Григорий Громов (abcdefgh) wrote,
Григорий Громов

Land of tech and honey:

Israel is a quiet leader in many tech fields, and is exporting much of its innovation.

Chief Executive, The, Oct, 2004 by C.J. Prince

In Tel Aviv, Israel's hippest city, you won't see the usual signs of technological sophistication--the giant skyscrapers, digital billboards and neon lights of New York or the sleek buildings and sprawling campuses of Silicon Valley. For all the cell phones jangling on street corners and all the Internet cafes dotting the streets around Dizengoff Circle, Tel Aviv looks positively quaint by Western standards. Even the brown awning that hangs over the entrance to the Tel Aviv Stock Exchange looks more like an old movie house marquee than the billboard of a major financial center.

But looks can be deceiving, as Yadin Kauffman of the Israeli venture capital firm Veritas Partners is quick to point out. "Let's remember that the archetypal place to run a high-tech company is in your garage," says Kauffman, who was a manager of Israel's first venture capital fund, Athena Venture Partners, in 1985.

Kauffman and other VCs saw plenty of those during the Israeli tech boom of the late 1990s, which earned Israel the nickname of "Silicon Valley East." The country known best for olive trees, orange groves and ancient religious shrines spawned hundreds, of high-tech start-ups as capital poured in from investors around the globe, and Israel's venture pool rocketed to $7.5 billion in 2000 from just a few million dollars 10 years earlier.

Then came two coincidental calamities: the resumption of the Palestinian intifada and the fall of the Nasdaq, to which Israel's tech sector is tightly connected. Investors pulled out of startups and the economy spiraled in 2001 and 2002. Add to that "the collapse of three Israeli governments, three Palestinian prime ministers and the war in Iraq," says Cliff Goldstein, president of Amidex 35, a fund that invests in the top 35 publicly traded Israeli companies, "and it should have put Israel out of business."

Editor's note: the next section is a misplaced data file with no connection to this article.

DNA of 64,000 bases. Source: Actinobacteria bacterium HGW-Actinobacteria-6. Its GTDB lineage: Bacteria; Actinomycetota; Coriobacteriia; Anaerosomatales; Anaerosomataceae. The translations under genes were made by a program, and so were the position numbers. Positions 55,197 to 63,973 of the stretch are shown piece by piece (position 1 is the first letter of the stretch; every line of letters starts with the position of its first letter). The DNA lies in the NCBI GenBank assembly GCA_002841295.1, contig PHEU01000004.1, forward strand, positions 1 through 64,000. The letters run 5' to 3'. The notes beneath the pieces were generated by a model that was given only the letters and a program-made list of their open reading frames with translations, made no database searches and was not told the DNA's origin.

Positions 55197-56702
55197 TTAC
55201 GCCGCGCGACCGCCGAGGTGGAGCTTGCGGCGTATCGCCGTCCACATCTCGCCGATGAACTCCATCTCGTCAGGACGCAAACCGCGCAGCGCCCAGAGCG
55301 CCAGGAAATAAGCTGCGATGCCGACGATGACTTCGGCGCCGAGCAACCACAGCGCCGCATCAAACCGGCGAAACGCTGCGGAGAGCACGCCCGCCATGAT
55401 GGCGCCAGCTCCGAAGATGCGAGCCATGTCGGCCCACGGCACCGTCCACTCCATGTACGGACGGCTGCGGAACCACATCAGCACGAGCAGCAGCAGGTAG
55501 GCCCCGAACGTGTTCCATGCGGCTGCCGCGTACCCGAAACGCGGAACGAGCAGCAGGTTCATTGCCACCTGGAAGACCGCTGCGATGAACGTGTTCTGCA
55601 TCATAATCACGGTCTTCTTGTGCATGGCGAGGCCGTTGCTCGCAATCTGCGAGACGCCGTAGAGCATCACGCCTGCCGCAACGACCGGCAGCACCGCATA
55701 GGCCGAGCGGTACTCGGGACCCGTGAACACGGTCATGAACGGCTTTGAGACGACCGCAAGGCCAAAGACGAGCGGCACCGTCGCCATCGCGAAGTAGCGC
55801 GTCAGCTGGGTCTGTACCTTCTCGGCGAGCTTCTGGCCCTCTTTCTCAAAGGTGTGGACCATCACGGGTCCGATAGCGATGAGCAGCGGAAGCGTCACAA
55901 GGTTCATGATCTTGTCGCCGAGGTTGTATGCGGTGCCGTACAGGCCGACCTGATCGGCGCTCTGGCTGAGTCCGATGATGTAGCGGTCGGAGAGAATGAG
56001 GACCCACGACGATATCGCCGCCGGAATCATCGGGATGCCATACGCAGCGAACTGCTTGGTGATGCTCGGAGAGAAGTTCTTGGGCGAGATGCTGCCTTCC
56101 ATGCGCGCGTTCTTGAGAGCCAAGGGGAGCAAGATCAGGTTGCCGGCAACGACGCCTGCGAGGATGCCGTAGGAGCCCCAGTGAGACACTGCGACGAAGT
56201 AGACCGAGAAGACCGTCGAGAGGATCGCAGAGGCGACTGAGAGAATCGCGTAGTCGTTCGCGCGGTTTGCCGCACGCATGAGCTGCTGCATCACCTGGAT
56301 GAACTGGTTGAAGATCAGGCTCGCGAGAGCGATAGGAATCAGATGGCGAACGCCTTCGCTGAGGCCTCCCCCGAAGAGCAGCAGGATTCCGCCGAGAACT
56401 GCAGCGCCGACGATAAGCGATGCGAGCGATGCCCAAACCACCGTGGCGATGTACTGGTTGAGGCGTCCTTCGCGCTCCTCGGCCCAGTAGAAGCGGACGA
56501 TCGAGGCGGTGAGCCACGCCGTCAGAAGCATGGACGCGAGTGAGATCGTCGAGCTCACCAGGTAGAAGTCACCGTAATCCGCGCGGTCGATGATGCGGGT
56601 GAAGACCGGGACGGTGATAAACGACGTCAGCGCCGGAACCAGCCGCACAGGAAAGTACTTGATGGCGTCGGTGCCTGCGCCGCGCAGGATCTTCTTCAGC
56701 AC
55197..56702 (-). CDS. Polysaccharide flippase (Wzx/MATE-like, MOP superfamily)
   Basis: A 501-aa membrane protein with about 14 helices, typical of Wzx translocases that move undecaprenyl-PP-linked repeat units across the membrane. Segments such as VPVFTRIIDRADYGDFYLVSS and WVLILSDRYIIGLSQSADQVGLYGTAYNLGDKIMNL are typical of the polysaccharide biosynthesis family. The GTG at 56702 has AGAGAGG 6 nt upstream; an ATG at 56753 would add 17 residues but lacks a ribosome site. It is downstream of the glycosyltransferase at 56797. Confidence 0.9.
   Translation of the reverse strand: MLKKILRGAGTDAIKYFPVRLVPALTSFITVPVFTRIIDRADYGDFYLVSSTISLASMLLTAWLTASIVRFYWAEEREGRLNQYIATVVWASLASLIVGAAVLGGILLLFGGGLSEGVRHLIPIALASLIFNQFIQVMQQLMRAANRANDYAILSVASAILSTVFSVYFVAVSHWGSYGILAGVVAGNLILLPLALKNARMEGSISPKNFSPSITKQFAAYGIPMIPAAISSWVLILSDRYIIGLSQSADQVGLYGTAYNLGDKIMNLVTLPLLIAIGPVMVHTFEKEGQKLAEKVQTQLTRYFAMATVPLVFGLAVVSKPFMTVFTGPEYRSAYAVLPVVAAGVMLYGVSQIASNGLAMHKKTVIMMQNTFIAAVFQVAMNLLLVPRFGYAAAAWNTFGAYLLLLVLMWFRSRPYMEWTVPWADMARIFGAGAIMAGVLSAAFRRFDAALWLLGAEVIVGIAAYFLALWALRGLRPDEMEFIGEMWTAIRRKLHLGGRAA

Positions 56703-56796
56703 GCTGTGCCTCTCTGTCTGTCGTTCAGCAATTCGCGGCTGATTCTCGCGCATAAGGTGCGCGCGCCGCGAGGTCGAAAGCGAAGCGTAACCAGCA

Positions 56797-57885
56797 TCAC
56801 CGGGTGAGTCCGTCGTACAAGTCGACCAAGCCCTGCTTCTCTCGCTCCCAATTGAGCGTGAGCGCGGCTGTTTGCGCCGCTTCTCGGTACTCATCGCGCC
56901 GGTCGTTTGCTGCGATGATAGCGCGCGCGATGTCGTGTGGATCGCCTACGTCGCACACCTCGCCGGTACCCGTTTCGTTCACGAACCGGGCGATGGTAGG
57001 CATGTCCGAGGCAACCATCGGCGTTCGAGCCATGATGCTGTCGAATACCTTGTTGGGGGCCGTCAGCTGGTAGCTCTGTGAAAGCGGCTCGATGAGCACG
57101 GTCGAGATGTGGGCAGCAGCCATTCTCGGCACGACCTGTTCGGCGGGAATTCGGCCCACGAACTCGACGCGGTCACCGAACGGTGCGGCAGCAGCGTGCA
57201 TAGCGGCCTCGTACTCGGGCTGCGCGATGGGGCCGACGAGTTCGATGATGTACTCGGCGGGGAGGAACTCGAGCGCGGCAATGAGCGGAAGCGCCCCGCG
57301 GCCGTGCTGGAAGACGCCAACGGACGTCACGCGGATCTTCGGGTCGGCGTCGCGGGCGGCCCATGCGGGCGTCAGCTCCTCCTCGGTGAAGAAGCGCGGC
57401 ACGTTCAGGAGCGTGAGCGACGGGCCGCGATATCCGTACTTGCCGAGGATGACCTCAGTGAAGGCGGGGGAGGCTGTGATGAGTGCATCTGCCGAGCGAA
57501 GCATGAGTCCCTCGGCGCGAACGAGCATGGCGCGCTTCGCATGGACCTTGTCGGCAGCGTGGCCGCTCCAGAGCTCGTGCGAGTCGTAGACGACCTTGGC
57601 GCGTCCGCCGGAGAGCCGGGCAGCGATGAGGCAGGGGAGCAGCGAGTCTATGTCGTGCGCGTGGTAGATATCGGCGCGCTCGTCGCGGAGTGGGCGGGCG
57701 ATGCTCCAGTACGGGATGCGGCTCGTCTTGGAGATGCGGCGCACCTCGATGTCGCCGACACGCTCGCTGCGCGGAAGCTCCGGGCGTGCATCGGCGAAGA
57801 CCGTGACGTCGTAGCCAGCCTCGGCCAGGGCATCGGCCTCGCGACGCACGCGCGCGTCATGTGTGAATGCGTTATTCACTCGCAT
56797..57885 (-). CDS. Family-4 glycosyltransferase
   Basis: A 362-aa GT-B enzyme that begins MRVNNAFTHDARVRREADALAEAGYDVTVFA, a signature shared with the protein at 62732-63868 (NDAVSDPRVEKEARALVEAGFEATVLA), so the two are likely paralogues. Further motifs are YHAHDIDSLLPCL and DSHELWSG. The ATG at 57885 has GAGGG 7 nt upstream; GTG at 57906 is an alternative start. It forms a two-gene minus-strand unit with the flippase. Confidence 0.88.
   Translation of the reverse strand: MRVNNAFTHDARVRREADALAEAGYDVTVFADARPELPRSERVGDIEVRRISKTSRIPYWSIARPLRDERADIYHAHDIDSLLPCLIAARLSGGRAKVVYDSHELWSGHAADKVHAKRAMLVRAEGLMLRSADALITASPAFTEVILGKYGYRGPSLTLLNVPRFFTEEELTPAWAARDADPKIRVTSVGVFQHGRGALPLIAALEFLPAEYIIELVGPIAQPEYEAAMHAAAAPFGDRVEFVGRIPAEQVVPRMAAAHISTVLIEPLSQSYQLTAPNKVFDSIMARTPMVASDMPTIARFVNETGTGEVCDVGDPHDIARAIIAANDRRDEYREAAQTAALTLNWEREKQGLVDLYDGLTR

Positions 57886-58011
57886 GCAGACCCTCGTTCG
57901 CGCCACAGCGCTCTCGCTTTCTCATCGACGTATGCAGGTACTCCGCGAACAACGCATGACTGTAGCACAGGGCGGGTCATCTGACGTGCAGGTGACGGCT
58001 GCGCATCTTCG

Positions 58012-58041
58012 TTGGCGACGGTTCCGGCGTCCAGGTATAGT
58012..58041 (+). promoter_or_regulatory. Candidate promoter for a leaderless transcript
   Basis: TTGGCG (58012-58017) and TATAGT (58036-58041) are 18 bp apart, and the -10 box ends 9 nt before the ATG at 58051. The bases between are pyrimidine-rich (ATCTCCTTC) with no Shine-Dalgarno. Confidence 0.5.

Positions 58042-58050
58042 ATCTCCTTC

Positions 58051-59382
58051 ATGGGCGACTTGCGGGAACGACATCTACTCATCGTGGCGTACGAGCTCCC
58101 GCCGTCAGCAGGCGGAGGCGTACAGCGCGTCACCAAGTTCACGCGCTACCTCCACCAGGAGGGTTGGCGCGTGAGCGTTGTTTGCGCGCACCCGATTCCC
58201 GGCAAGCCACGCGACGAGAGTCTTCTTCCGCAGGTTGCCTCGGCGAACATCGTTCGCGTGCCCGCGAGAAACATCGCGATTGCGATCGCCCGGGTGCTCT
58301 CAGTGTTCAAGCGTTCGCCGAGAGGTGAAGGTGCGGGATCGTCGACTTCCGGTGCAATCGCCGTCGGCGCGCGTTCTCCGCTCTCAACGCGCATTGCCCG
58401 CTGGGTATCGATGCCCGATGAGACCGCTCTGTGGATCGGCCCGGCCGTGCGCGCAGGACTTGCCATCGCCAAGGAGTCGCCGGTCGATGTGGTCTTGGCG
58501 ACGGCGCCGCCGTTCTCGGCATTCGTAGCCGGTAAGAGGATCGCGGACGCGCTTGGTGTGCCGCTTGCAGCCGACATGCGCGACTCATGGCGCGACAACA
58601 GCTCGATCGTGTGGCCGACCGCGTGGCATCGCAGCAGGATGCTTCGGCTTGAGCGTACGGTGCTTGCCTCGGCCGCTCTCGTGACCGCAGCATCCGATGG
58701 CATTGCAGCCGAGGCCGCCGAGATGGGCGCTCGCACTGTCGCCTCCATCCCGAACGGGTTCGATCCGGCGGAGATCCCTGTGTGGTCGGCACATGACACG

But the economy began rebounding in 2003, and despite the violence and political unrest, innovation continues to flourish. It's evident in the numbers: The Tel-Tech 15--the 15 largest high-tech shares traded on the Tel Aviv Stock Exchange--soared 129 percent in 2003 and was up another 11 percent by mid-2004. Israel's benchmark index, the TA100, shot up 62 percent in 2003 and was up 6.5 percent mid-year, although a cooler summer eroded some of that gain.

The numbers tell only part of the story. More instructive is a look at the high-tech and medical industries; Israel has a major player in many of them. Teva Pharmacenticals is one of the world's largest generic drug makers as well as an innovator of drugs for neurological and auto-immune diseases. The $3.8 billion company reported record results in the second quarter, and has been relentlessly dogging drug companies like Pfizer and GlaxoSmith Kline with cheaper versions of their products. Amdocs, a $1.7 billion provider of customer relationship management software, has solidly wedged itself into the back-office fabric of the big telecommunications companies, with a customer roster that boasts most major Bells in the West and phone companies across Europe and Asia. Check Point Software leads the network security sector, despite encroachment by Nortel Networks and Microsoft. And newer companies such as $45 million Given Imaging, which in 1998 came out with the first ingestible disposable video camera for viewing and diagnosing the small intestine, has three more products awaiting FDA approval and more than 120 patents and patents pending in the U.S.